Market pulse: Here we go again
Special to the Tribune
A week or more of profit-taking followed by a quick recovery. Sound familiar? It’s a bull market.
It’s a case primarily based on economic and earnings growth, as at their core all bull markets are. The outlook is improving. Still, many investors are becoming increasingly concerned about rising interest rates and inflation, and with reasons.
Some stocks had run too far, too fast, and were grossly overpriced, but not most, and many of those that were briefly in vogue made a fast u-turn. The most speculative stocks (electric vehicle plays, marijuana stocks, SPACs, etc.) suffered the most. Taking some speculation out of the market now and then is a good thing. Reducing the extreme valuations of some big-cap tech stocks is also good. Technology heavy Nasdaq led the market for two years. Three straight years of outperformance would be very rate.
Relatively small companies in the Russell 2000 have been among the best. They are under-followed on Wall Street and under-owned by institutions. Many are also so-called “re-opening” plays that would benefit far more than others as the economy returns to pre-COVID conditions.
Other re-opening plays include restaurants, hotels, airlines, cruise lines and anything travel related. Value stocks have led the way. Those include financial and energy issues, the former because interest rate margins are widening, the latter because crude is up and global demand for oil will increase as economies grow.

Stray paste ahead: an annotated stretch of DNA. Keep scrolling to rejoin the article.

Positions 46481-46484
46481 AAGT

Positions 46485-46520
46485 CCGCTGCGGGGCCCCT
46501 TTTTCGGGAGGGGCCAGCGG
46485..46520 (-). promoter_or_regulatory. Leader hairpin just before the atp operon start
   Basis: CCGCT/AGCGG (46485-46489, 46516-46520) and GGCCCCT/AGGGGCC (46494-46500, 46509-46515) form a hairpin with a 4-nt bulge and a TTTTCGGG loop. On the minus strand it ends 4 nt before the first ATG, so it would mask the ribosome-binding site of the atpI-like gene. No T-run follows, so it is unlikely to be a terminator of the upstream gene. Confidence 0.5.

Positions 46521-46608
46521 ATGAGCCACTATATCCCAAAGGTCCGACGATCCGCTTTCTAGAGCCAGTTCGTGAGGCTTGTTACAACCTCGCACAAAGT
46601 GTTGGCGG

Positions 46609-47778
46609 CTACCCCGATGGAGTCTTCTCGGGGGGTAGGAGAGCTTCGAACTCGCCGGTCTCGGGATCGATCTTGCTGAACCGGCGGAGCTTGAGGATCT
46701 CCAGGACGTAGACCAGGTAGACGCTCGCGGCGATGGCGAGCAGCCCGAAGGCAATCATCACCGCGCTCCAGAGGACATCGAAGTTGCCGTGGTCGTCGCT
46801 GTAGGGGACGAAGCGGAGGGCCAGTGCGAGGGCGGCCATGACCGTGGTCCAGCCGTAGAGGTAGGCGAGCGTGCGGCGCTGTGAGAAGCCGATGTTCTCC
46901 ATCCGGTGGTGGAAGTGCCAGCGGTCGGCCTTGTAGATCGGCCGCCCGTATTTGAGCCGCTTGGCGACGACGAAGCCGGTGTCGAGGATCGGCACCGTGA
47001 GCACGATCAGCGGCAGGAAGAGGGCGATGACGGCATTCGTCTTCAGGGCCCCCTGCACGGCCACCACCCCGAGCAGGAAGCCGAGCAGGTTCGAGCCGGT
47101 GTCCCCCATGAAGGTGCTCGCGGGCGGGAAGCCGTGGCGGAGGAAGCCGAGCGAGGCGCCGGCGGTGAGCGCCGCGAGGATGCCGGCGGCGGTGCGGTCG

The improving economic data bulls have been anticipating has arrived. The Atlanta Fed sees 10% growth in the first quarter on the heels of a surge in personal income.
The year is shaping up very well, but the best is yet to come thanks to fiscal stimulus of $1.9 trillion, the Fed’s easy money policy, plus pent-up demand. Argue if you will on whether we need that much stimulus, it will happen and investors should be invested accordingly.
As for the market, growing optimism for the economy and with it profits is linked to the improving outlook on the virus front. That is the good news.
The worst case was priced into stocks last year until the bottom in March, then investors began to change. They are now focused on value stocks, not growth, and that should serve us well provided interest rates do not continue to rise at the present pace.
It is too early to say Powell is making a huge policy error by keeping rates near zero. If he is, both stock and bond investors will pay the price. We may soon see.
David Vomund is an Incline Village-based Independent Investment Advisor. Information is found at http://www.VomundInvestments.com or by calling 775-832-8555. Clients hold the positions mentioned in this article. Past performance does not guarantee future results. Consult your financial advisor before purchasing any security.
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